Seventeen years ago on a warm Charleston Friday night I was a Birkenstock-wearing college kid stumbling up to the Music Farm at 2:00am for the now infamous Disco Hell. At some point in the evening I managed to cut my foot on a broken beer bottle and quickly decided to make the mile or so trek up to St. Francis to get it stitched up. When I arrived the doctor asked me where I had been and I responded, “Disco Hell.” The doctor replied, “Clearly.”
Honestly, very little is clear about those years but looking back I see that “The Farm” was, and still is the epicenter of the Charleston music scene. It has hosted everyone from Pavement and Rancid, to the Dave Matthews Band and Phish. No fewer than 25 Grammy winners have graced its stage and the list is steadily growing with the aid of a Music Farm set to open in Columbia later this year.
While my relationship with The Farm began sometime around ‘94, the story actually begins a few years earlier. Kevin Wadley and Carter McMillan started the Music Farm in 1991 on East Bay St. in Charleston. Two years later, when the opportunity to move into a larger venue presented itself, the two relocated to 32 Ann Street where the Charleston Music Farm currently resides. Over the next 15 years the Music Farm would go through 3 ownership changes, with current owners Marshall Lowe and Trae Judy taking over in 2007.
In early May I had the opportunity to sit down with Trae and discuss the bold vision he has planned for the Columbia Music Farm as well as Music Farm Productions, the full service concert and event management company he co-founded with his partner Marshall Lowe.
With two decades worth of nostalgia to adorn the walls of the Music Farm here in Columbia, this ownership group celebrates the musical legacy of The Farm while maintaining a clear sense of what is current. What Judy and Lowe have done is taken a dilapidated building once used as a workshop for city vehicles and even as a movie set and turn it into a Mecca for Music in the Midlands. There will be photos and old show posters from the past alongside an outdoor beer garden and televisions to watch the big game. There will be a state of the art sound system and flexible seating so that no show feels too big or too small. Walking around the space it is clear that a great deal of planning and love went into creating this Music Farm. From the 10-stall bathroom to the enormous stage (bands will be happy to note that they can pretty much back up right to the stage) this venue aims to create a well-rounded musical and entertainment experience. This is partly a reflection of its owners as Lowe approaches design from more of an artist’s perspective while Judy sees things more as a fan of music.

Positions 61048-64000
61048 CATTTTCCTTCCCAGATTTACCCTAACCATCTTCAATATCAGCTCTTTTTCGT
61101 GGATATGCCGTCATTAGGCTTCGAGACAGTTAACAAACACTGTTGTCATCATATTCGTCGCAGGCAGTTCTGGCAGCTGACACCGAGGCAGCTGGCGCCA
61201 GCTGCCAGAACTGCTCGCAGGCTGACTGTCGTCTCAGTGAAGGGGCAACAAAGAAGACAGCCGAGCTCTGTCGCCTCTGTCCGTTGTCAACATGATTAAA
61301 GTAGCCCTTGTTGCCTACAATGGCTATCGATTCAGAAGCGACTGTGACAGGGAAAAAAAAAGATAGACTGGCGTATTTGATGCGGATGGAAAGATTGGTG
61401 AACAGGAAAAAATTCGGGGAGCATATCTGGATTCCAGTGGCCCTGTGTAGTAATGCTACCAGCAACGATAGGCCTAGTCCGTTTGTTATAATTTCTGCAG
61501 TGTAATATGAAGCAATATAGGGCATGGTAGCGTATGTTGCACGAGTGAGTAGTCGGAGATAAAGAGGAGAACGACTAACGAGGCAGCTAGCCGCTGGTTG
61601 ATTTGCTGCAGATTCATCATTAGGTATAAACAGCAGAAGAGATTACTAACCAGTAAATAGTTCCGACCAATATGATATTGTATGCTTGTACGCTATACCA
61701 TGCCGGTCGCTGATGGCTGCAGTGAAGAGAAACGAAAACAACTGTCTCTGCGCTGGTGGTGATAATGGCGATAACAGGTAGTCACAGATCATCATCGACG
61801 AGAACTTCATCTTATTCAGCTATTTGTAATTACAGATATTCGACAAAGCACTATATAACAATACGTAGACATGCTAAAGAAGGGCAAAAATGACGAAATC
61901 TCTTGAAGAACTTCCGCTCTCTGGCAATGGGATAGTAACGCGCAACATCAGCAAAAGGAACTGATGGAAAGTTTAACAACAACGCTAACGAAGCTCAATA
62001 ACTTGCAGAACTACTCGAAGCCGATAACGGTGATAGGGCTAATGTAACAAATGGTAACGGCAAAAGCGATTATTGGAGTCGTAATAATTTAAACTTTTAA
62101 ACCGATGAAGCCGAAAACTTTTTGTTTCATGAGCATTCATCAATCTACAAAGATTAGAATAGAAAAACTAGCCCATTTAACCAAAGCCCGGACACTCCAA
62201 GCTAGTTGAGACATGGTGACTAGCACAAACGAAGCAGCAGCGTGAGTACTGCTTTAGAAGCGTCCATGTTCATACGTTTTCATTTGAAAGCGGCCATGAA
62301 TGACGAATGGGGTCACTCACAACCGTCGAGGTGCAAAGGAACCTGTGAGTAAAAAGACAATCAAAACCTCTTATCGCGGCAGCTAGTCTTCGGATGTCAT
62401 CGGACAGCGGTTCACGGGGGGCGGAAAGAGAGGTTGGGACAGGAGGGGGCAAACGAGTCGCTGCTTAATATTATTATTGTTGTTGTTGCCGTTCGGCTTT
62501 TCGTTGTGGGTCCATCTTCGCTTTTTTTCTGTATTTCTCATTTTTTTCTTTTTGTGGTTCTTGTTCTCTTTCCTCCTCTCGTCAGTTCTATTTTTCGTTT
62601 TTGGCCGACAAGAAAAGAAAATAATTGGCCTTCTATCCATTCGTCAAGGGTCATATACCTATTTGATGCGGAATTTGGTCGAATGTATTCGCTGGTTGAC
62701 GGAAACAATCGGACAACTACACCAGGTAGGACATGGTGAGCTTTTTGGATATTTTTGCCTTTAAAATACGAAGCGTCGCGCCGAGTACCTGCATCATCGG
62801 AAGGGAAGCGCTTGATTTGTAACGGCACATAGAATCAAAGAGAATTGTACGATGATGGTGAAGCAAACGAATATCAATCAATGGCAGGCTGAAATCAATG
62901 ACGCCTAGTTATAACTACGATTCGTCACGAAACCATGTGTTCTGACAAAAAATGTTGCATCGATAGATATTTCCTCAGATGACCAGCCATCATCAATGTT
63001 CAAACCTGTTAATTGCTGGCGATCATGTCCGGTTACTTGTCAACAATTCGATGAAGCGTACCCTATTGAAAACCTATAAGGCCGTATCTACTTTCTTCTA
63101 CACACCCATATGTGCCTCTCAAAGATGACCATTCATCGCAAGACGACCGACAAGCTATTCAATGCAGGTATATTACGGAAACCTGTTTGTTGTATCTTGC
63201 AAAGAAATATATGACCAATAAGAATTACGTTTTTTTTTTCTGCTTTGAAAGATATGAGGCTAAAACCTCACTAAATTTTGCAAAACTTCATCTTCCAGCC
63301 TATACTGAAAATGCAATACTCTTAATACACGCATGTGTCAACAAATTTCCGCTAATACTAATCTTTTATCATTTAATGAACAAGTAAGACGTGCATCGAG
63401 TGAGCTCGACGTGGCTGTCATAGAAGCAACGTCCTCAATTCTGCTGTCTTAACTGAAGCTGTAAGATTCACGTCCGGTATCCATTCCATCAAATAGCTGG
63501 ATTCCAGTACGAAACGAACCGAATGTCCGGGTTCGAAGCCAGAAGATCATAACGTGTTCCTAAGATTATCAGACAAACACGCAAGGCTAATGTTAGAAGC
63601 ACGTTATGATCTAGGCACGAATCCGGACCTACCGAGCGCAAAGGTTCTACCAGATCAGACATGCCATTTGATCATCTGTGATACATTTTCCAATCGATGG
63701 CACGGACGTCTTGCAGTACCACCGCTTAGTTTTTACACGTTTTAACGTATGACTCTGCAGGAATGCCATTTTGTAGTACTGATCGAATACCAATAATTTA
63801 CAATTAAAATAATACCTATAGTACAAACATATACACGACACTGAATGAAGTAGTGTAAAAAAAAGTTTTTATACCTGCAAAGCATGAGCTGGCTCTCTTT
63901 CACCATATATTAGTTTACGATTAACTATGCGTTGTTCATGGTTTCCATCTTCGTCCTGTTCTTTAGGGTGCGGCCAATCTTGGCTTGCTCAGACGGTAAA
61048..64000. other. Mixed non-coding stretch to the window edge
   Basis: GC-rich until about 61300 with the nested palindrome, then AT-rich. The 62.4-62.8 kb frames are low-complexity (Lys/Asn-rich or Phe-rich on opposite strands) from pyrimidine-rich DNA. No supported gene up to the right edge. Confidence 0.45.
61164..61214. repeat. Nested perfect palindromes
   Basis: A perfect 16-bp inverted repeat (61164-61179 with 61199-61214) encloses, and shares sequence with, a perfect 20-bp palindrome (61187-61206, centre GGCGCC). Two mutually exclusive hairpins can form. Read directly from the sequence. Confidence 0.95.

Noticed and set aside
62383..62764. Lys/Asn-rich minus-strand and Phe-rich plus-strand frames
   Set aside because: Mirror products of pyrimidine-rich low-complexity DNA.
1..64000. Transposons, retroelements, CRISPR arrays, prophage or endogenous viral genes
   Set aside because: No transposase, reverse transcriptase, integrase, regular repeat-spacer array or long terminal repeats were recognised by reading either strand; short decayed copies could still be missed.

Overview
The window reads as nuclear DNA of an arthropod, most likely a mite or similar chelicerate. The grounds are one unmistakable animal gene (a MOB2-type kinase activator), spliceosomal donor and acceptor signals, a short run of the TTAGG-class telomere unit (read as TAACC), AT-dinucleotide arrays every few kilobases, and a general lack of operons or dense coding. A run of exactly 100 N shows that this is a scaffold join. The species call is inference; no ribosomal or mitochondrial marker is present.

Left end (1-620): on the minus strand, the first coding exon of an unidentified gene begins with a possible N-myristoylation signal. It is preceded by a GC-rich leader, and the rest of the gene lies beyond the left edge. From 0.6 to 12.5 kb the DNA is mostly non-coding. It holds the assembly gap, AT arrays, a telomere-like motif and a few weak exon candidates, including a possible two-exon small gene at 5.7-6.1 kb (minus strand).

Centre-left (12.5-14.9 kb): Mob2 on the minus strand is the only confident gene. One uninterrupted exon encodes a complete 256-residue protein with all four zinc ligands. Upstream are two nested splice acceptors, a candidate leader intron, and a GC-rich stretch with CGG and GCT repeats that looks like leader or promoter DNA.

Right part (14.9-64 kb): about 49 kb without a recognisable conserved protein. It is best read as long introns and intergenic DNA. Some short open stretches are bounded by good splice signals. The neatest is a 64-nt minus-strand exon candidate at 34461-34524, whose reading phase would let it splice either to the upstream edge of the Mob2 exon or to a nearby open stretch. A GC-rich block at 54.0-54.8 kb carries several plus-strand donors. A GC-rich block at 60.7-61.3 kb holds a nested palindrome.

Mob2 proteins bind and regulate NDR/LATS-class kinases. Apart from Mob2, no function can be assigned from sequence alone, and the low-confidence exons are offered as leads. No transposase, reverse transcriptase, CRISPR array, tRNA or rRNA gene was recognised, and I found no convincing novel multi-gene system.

As many Charleston artists can attest, playing the Music Farm is and always has been a watershed moment in the careers of local musicians. Most can tell you the first time they played there and who else was on the bill, and that kind of rememberin’ doesn’t come easy for musicians. Judy is quick to point out that this Music Farm will be no different in that 75%-80% of the acts will have room for a local opener. “We want South Carolina bands to want to play here, to have aspirations of playing here” Judy explains. Of course there will be the occasional headliner hailing from the Palmetto State, but as regional and national acts make their way from Charlotte to Charleston Judy plans to make sure they stop in town to melt faces in the “famously hot” city of Columbia.
The Music Farm-Columbia is a partnership between Music Farm Productions and The Tin Roof. Formally All-In Entertainment, Music Farm Productions has gained a regional reputation for quality live performances and concerts. They handle the booking for such venues as Jannus Landing in St. Petersburg and Florida Theatre in Gainesville, as well as numerous shows and venues throughout the Carolinas. They are also the promoters and production company behind the First Flush Festival held annually at the Charleston Tea Plantation. The partnership with the Tin Roof here in Columbia is going to allow for patrons to enjoy the benefits of both venues as they will be sharing a kitchen and even have a door linking the two together.
The Columbia music scene has been starving for a medium-sized 900-1200 seat venue. Many quality regional and national acts can’t fit into the Tin Roof and can’t fill the Township Auditorium. This is about building the musical infrastructure of Columbia and deepening the musical roots of this city. It is about paying homage to the great bands that have passed through the Farm and for those that will soon use it to launch their own success story. For Those About To Rock (We Salute You).